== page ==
This just keeps getting worse, doesn't it. Some air-travel items from this morning:
---There has been a sharp deterioration in international premium traffic, on which major airlines have basically bet the farm in recent years. According to the International Air Transport Association, international first-class and business-class traffic fell 8 percent in September, and the decline is likely to have worsened in October, though the figures aren't available yet. For years, that segment of the market had been growing monthly. Largely because of robust international premium travel, major U.S. airlines have been diverting capacity to international routes.
---In a trend with implications for hotels and big-city retailers as well as airlines, there has been a 15 percent decline in the last month in online searches for flights to the U.S. from the U.K., according to the European search engine Skyscanner. "In previous years, there has been an increase in flight searches to the USA at this time of the year" as travelers from the UK came to the U.S. to do holiday shopping or to book leisure trips to ski resorts. Not only has the worldwide recession affected this, but so has the weakening pound, which no longer provides major buying power here.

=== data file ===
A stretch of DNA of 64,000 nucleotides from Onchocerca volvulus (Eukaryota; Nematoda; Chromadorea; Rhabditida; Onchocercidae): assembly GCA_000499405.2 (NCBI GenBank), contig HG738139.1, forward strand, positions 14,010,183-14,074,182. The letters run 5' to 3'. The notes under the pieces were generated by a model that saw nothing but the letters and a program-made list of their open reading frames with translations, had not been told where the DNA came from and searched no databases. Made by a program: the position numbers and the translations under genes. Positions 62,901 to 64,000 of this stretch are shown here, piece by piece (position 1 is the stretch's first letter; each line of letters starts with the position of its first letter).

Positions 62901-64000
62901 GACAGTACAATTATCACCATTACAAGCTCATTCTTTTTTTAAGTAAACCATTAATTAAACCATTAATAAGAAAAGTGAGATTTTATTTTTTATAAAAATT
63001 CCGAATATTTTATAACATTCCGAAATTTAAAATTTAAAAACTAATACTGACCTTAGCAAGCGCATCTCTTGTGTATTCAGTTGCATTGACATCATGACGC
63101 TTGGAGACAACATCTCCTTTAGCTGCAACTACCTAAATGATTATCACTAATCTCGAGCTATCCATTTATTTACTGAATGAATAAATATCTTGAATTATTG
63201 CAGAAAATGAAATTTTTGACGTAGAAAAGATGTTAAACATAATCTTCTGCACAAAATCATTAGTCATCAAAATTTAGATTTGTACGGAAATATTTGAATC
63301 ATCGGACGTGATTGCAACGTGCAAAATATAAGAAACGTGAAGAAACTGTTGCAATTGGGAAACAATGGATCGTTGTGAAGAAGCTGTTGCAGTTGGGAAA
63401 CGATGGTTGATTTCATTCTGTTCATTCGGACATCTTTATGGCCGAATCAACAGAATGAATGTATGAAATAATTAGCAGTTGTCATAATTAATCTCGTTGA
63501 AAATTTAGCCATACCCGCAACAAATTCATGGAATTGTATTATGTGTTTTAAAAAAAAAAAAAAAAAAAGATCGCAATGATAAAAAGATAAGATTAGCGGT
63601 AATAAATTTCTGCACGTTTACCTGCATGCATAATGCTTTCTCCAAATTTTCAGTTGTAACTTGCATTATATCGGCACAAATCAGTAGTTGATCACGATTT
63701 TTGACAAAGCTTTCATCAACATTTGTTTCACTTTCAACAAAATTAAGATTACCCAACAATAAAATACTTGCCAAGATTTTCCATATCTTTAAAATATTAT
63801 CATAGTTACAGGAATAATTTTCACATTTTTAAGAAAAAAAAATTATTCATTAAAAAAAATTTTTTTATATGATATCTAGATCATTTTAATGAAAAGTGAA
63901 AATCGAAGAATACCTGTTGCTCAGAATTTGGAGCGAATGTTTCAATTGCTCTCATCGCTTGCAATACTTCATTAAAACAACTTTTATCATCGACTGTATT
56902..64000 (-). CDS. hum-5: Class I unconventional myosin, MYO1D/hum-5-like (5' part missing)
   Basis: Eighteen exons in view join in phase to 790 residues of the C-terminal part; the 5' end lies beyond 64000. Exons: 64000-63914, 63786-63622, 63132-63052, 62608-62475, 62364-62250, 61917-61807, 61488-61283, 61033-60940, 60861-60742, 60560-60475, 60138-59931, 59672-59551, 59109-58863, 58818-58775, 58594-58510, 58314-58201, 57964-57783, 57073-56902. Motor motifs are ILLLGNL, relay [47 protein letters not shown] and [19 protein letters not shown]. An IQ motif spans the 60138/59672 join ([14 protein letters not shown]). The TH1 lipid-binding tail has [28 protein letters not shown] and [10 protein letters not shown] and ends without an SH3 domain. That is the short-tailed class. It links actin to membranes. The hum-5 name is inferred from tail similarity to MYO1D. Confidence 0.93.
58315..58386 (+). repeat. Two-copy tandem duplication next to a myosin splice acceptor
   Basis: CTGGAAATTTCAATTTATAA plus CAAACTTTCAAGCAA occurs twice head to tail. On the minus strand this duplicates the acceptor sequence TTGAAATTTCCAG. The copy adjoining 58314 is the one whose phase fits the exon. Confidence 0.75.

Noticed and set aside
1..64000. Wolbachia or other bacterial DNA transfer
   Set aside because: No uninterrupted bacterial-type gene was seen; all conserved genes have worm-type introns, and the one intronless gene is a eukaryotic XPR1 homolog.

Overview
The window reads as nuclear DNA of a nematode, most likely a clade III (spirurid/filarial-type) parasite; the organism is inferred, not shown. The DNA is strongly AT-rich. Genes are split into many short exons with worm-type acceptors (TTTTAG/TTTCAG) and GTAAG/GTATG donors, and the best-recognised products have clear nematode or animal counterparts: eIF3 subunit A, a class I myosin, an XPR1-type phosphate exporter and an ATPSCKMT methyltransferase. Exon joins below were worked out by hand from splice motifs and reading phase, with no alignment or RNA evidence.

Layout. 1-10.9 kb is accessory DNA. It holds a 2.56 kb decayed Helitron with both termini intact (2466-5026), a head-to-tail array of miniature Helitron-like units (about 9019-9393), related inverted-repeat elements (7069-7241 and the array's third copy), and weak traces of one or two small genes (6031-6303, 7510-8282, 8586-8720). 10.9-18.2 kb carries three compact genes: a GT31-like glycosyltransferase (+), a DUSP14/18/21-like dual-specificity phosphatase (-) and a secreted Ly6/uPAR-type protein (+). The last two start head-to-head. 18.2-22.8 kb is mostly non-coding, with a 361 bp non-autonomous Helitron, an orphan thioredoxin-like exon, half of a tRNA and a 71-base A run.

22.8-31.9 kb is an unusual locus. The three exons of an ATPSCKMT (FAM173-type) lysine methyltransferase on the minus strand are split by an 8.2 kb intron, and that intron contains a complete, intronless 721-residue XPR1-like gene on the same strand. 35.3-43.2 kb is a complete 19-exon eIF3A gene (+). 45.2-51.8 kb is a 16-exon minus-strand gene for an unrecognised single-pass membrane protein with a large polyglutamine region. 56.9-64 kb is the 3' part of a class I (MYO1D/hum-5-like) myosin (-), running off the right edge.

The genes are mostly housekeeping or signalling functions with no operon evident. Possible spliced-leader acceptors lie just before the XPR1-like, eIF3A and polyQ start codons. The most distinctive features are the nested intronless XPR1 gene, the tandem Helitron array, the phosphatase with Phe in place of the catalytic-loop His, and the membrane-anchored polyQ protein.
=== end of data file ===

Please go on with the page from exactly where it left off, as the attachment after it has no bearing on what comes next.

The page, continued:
---Air France/KLM said quarterly profit is down 44 percent largely due to weakening business travel demand internationally.
And it's only 9 a.m. here in Arizona where I'm holed up in the desert working on a book ... about air travel. Title: "High Anxiety," natch.